Several voyagers sought out these chimerical islands, including the Dutchmen Matthijs Hendrickszoon Quast in 1639 and Maarten Gerritszoon Vries in 1643. Compagnies Land, often shown along with Staten Land, were islands sighted by Vries on his 1643 voyage. He named the islands for the Dutch States General (Staten Land) and for the Dutch East India Company (VOC) (Compagnies, or Company’s Land). In reality, he had re-discovered two of the Kuril Islands. However, other mapmakers latched onto Compagnies Land in particular, enlarging and merging it with Yesso and/or Gamaland.
In the mid-eighteenth century, Vitus Bering, a Danish explorer in Russian employ, and later James Cook would both check the area and find nothing. La Perouse also sought the huge islands, but found only the Kurils, putting to rest the myth of the continent-sized dream lands.
Mythical islands of the North Atlantic
Mythical islands of the North Atlantic
The North Atlantic is especially prone to mythical or elusive islands, a result of the rich seafaring cultures that border it and the intensity of the expansion and commercial trade of European empires in the Atlantic World.
Perhaps the most famous of the Atlantic mythical islands is Frisland, near Iceland, whose fascinating story and association with the Zeno Map is told elsewhere. Nearby to Frisland on many maps is Buss Island. This island originates in reports about Martin Frobisher’s third voyage, specifically George Best’s A True Discourse of the Late Voyages of Discoverie of a Passage to Cathaya (1578). One of Frobisher’s ships, the Emmanuel, which was a busse, hence the island’s name, supposedly sailed along the island on its homeward journey in 1578. Hakluyt included a description of the island in his Principal Navigations (1598). It was variably sighted and sought by seventeenth-century navigators and John Seller charted it his English Pilot (1671). The Hudson’s Bay Company (HBC) sent an expedition in search of it in 1675, but they found nothing. By the eighteenth-century, cartographers supposed the island was fabulous or sunken, demoting it to a navigational hazard. A further voyage in 1791 finally proved its non-existence.
Hy Brasil is an enduring Atlantic chimera emerging from Celtic folklore. It ranges on maps from just off the west coast of Ireland to the area around the Azores. The island was initially described as a rich paradise not unlike Atlantis; it emerged from the depths for a short period and then would disappear. It started to appear on portolan charts in the fourteenth century and continued to be a stalwart of maps and charts into the nineteenth century. The island was the subject of a fanciful pamphlet by Richard Head in 1675. Despite no accurate reports of its whereabouts, the island appeared on Admiralty charts and other reputable maps for centuries, usually in the latitude of 51°N and at a longitude of 17°W.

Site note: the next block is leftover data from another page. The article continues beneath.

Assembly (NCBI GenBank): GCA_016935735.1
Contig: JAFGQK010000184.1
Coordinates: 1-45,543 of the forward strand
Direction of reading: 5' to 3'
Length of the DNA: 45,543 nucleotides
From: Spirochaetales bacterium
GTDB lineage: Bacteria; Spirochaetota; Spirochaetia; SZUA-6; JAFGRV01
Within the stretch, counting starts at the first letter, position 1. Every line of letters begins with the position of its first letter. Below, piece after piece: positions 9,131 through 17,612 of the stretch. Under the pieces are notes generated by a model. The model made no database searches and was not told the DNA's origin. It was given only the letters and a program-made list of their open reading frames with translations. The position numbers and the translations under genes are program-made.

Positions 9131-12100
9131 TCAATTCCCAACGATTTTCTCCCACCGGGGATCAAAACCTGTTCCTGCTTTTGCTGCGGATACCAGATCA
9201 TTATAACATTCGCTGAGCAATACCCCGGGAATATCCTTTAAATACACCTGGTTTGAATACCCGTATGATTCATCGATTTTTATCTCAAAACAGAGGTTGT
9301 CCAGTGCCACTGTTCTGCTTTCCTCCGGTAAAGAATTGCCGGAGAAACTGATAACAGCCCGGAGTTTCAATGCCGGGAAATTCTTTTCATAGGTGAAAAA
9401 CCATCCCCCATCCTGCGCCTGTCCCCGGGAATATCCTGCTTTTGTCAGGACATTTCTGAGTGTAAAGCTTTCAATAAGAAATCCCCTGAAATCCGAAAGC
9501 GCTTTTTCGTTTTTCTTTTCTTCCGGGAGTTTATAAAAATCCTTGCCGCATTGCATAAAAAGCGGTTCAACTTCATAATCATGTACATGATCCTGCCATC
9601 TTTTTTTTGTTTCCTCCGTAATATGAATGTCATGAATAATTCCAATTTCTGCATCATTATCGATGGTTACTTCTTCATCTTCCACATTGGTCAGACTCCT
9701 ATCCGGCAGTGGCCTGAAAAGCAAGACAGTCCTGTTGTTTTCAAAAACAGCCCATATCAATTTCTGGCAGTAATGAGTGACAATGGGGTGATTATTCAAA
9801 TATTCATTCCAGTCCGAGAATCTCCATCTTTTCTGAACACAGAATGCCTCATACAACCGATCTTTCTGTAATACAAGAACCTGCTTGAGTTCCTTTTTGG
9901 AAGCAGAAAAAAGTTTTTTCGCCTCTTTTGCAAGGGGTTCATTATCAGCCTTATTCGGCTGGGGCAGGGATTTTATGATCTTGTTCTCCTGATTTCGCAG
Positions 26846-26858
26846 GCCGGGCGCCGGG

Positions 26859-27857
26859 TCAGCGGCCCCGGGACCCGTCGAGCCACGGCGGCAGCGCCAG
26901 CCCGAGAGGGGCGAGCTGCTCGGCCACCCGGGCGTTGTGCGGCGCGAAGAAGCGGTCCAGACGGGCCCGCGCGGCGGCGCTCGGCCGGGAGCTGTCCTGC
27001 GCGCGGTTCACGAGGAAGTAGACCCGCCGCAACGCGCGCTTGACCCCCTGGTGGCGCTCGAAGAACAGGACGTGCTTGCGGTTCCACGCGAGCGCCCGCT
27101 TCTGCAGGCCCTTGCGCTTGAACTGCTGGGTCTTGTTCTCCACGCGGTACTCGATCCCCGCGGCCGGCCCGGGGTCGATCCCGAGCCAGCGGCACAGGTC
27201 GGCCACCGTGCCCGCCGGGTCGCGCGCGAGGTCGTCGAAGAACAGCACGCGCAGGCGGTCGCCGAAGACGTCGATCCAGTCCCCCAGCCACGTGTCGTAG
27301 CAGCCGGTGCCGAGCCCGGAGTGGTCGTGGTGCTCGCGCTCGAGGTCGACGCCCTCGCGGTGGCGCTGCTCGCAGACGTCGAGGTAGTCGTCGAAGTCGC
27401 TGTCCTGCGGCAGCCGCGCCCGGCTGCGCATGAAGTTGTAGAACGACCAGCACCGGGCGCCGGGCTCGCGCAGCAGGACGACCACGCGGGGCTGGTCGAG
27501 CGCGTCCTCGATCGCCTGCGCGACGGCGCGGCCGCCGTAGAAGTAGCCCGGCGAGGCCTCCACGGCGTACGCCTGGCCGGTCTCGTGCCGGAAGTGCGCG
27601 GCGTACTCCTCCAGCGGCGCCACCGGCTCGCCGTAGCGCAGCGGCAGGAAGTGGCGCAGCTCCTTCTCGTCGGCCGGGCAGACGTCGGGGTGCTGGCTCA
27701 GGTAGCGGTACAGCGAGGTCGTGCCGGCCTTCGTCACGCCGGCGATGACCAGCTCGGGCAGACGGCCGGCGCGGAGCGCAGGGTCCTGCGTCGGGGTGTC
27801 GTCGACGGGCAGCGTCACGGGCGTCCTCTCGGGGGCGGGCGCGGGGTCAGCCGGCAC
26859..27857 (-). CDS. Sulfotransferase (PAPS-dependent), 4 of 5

A final island of note is that of St. Brendan. Like Hy Brasil, this island is also connected to Irish lore. St. Brendan, hearing of a promised land from St. Barrind, decided to take a group of monks to find the paradise in the sixth century. After 43 days the monks landed on a deserted island. This is only the first of a series of islands which they encounter, before facing a frozen sea. They have more adventures and eventually return home. The island itself initially appeared near the Canary Islands, but by 1570 Abraham Ortelius placed it near Newfoundland, where it stayed until slowly disappearing from maps in the seventeenth century.
Guillaume De L'Isle (1675-1726) is probably the greatest figure in French cartography. Having learned geography from his father Claude, by the age of eight or nine he could draw maps to demonstrate ancient history. He studied mathematics and astronomy under Cassini, from whom he received a superb grounding in scientific cartography—the hallmark of his work. His first atlas was published in ca. 1700. In 1702 he was elected a member of the Academie Royale des Sciences and in 1718 he became Premier Geographe du Roi.
De L'Isle's work was important as marking a transition from the maps of the Dutch school, which were highly decorative and artistically-orientated, to a more scientific approach. He reduced the importance given to the decorative elements in maps, and emphasized the scientific base on which they were constructed. His maps of the newly explored parts of the world reflect the most up-to-date information available and did not contain fanciful detail in the absence of solid information. It can be fairly said that he was truly the father of the modern school of cartography at the commercial level.
De L’Isle also played a prominent part in the recalculation of latitude and longitude, based on the most recent celestial observations. His major contribution was in collating and incorporating this latitudinal and longitudinal information in his maps, setting a new standard of accuracy, quickly followed by many of his contemporaries. Guillaume De L’Isle’s work was widely copied by other mapmakers of the period, including Chatelain, Covens & Mortier, and Albrizzi.